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This article is written by a student writer from the Her Campus at Kenyon chapter.

I used to dislike female artists, and here’s why:

After enduring the electronic-toned teenage love and heartbreak era of 2000s pop music, I had had enough. I felt like I was constantly listening to women retell their stories of passion and later devastating heartbreak on the radio. Their voices struck me as whiny, and the electronic background track felt overwhelming. Women’s voices are annoying. I just don’t like female artists was the mantra I wound up repeating to myself. I stopped turning on the radio. 

Soon after forsaking female artists, I slipped into my emo phase, emboldened by a heavy metal soundtrack. I dyed my hair green and cranked up the sound in the earbuds past half-way. I began to immerse myself in punk, emo, and rock bands, all dominated by male singers. Hearing the male voice in the music I listened to became normal to me. All of my favorite bands had male lead singers, so I no longer had to endure “nasally” female pop vocalists. This was more than fine by me. 

Then high school came around, and my hair faded out of green. I began transitioning out of my phase of ripped, black skinny jeans and band tees. I realized that good music didn’t have to mean gradual hearing loss from cranked up concert amps or lengthy guitar riffs accompanied by guttural screaming (although I can still appreciate both from time to time). Freshman year of high school, I finally started listening to artists that didn’t wear their eyeliner like raccoons—although they were still all-male. I revered artists like Troye Sivan and BORNS; later, Hot Flash Heat Wave, Summer Salt, and Billy Lemos. All wonderful bands or singers. But my music reality remained dominated by male voices—an issue I was no longer even aware of.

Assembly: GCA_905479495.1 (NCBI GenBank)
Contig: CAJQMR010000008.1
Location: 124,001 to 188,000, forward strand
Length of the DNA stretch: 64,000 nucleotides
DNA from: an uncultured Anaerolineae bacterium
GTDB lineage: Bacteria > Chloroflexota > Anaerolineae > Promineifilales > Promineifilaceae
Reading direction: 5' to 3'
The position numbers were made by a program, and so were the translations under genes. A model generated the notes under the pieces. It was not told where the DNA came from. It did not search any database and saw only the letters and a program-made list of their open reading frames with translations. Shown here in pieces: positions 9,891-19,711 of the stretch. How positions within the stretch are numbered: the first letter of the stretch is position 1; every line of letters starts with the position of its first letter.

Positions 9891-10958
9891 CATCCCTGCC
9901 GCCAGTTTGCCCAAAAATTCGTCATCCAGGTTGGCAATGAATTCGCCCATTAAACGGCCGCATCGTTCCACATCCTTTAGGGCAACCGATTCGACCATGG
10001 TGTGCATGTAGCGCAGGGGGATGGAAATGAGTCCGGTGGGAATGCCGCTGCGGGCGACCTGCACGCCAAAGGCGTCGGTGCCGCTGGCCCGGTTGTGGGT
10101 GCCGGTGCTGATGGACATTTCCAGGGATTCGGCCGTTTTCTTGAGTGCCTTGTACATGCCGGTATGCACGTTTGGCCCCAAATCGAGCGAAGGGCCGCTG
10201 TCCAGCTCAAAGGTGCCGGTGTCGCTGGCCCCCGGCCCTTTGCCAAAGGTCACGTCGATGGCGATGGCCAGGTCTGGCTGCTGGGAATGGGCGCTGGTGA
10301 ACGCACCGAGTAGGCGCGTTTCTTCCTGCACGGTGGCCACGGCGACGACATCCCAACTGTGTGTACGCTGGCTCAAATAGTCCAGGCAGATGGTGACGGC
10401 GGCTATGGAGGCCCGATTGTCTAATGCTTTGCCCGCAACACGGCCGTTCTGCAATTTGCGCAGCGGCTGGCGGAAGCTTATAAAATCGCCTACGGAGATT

Before coming to Kenyon, I considered myself to have finally matured into the genre of music that I would be cranking up in my earbuds for the next couple of years—lo-fi-esque pop, like Still Woozy and Kid Bloom. I relished the electronic beats and catchy melodies of the genre. I would find new songs every day on my Spotify recommended, and my playlists grew to the ungodly size of 300+ songs. I felt like there was an infinite world of male voices to submerge myself in. After a childhood of enduring pop that I had no connection to, I was excited to finally have found an alternative sound that made sense to me. 

Cut to a month ago, at Kenyon. It was a sunny midwestern afternoon, I was walking Middle Path and listening to one of my various finely-crafted playlists. Yet I couldn’t settle into the music; none of the songs felt like they fit the mood, so I kept my finger plastered to the skip button. After skipping pretty much the entire playlist, I was beginning to get frustrated. Why did these artists suddenly sound so bad? Why was I not enjoying this? 

Then a song came on the playlist radio: “Ride my Bike” by Maude Latour. When I say it was truly musical love at first sight, I mean it. It was love at first sound. Immediately I clicked on her profile and listened to her entire discography. I began to look through and listen to similar artists and ended up falling down a musical rabbit hole. That night I stayed up way too late for someone with a 9:10 class the next morning, just listening to hours of beautiful women’s voices. I couldn’t believe I had never realized that there were female artists out there making the same type of music that I had already fallen in love with.

Looking back on my former music taste, I am kicking myself for missing out on years of amazing female artists, purely on the basis of a silly middle school grudge against pop. At the same time, I am ecstatic to finally be discovering music that speaks to me not just on the basis of its sound but also its emotion and purpose.